Using CT as the test antigen, we sought 1) to learn whether primary immunization at 1 mucosal site caused priming of distant nonstimulated mucosae, 2) to study the role of migrating memory cells in the dissemination of mucosal priming, and 3) to compare disseminated priming with priming that occurs at the site of initial immunization. CT given i.c. or i.d. caused priming in tracheal and nonexposed enteric mucosae; i.t. immunization, however, did not cause detectable enteric priming. Adoptive transfer of immune TDLs showed that priming was conveyed by migrating memory cells. These appeared to be of 2 types; those that recirculated briefly before settling in MALT, and those that continued to recirculate until recruited by antigen to the site of mucosal challenge. Both types were required for secondary responses at mucosae distant from the site of priming. The time-course of disseminated mucosal priming resembled that of priming at the site of initial CT exposure, both lasting at least 16 wk. Disseminated priming persisted better in jejunal than tracheal mucosa, suggesting that the subgroup of memory cells that did not continue to recirculate settled preferentially in jejunal MALT. Disseminated priming supported smaller challenge responses than priming at the site of initial CT exposure did, suggesting that sessile memory cells also contributed to the latter process. These observations extend the concept of a 'common mucosal immune system' to include cellular dissemination of mucosal priming, but also show quantitative differences between local and disseminated priming that probably reflect the patterns of distribution of migrating and sessile memory cells.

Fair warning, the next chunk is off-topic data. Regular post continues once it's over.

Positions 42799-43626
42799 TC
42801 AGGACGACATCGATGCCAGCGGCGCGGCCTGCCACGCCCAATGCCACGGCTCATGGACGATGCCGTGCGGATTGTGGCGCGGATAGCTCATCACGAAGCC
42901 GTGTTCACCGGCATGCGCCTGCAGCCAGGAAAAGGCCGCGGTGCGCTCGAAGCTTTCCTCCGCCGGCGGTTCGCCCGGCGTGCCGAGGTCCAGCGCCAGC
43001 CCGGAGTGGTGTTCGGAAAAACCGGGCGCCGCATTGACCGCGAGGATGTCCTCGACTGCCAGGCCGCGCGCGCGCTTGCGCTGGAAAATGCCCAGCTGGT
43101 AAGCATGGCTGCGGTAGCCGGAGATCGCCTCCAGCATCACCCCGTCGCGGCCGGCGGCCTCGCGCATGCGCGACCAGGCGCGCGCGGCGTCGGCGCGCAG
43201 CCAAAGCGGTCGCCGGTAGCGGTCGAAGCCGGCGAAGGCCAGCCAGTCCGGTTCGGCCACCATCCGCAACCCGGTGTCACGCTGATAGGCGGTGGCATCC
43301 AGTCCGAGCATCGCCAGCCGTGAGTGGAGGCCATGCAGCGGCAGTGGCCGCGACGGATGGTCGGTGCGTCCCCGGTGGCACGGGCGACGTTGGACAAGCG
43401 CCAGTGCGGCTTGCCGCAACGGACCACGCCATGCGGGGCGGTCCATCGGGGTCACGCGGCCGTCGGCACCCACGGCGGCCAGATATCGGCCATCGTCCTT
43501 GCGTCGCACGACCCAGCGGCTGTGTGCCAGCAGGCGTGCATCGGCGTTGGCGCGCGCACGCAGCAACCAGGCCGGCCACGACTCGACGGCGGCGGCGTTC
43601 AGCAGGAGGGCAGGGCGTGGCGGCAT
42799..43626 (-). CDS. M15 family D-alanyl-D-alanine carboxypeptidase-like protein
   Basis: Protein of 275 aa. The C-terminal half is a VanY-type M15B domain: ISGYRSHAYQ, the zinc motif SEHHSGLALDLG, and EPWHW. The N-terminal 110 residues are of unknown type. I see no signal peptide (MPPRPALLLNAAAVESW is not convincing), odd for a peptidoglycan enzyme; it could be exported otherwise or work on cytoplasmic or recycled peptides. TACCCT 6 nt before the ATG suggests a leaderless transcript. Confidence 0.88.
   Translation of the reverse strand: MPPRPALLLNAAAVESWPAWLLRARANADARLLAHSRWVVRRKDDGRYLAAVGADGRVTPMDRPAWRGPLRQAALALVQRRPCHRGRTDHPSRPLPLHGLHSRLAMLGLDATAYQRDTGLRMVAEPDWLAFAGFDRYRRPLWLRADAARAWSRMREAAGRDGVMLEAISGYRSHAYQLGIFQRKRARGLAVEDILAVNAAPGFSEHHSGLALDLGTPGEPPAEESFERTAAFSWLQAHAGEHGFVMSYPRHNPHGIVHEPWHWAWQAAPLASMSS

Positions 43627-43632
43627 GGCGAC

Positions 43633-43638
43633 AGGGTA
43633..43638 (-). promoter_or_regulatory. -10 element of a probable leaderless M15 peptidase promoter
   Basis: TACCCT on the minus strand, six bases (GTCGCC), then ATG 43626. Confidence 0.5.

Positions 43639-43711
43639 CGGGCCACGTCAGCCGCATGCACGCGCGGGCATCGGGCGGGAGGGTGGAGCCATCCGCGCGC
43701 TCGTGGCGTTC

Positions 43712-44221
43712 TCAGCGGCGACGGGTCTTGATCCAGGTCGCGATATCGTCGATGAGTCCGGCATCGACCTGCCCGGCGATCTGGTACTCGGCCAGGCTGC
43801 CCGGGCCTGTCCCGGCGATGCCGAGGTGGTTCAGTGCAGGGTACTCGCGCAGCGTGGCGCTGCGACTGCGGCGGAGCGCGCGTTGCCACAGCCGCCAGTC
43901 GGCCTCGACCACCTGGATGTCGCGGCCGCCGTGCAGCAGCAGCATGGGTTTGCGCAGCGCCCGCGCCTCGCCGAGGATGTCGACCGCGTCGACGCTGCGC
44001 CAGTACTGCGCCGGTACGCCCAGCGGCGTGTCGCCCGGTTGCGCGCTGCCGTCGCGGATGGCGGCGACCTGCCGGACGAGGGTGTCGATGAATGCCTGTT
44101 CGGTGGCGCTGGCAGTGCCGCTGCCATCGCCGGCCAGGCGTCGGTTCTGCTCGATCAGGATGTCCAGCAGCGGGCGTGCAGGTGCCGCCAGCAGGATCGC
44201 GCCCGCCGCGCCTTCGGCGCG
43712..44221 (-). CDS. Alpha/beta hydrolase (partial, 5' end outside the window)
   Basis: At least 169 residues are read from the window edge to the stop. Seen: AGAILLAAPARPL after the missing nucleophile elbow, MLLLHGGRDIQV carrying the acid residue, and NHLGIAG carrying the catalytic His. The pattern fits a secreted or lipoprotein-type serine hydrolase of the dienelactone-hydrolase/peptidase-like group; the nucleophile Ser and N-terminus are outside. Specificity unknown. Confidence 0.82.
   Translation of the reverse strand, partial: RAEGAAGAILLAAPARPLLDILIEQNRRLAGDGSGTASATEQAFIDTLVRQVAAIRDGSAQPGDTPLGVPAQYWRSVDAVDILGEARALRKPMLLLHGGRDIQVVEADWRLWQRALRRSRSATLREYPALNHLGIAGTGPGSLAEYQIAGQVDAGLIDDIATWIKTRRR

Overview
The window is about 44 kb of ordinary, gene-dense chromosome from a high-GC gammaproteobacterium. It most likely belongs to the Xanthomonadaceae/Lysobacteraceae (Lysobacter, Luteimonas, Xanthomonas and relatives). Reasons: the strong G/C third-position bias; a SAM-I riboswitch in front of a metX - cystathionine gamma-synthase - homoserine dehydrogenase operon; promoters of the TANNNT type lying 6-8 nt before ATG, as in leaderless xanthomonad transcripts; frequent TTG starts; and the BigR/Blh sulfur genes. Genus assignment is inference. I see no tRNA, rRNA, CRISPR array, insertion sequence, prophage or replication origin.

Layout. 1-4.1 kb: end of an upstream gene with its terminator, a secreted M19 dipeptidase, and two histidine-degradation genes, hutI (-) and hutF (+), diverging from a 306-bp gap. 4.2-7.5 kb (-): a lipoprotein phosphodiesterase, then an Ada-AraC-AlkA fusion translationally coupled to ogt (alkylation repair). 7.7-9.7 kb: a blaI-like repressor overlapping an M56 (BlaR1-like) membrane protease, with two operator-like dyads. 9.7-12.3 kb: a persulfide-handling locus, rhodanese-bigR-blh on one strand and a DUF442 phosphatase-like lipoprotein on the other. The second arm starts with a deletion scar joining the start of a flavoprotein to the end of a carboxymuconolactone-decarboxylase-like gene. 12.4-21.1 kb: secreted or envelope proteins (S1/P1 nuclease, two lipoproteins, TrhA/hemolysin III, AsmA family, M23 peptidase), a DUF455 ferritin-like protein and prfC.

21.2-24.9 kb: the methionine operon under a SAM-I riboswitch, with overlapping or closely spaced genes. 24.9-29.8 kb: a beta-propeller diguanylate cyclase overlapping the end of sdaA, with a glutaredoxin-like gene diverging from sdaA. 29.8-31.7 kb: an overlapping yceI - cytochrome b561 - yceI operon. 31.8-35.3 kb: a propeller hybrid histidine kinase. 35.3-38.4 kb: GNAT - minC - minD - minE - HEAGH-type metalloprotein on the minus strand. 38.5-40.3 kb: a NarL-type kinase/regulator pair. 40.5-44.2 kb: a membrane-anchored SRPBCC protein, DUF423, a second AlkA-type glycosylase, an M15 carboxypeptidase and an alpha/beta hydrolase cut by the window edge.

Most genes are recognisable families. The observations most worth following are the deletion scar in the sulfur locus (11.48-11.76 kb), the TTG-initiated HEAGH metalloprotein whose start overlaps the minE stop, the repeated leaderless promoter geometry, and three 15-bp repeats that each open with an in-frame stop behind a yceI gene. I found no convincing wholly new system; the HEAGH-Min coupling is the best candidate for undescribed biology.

|Original language||English (US)|
|Number of pages||4|
|Journal||Journal of Immunology|
|State||Published - Dec 1 1981|
ASJC Scopus subject areas
- Immunology and Allergy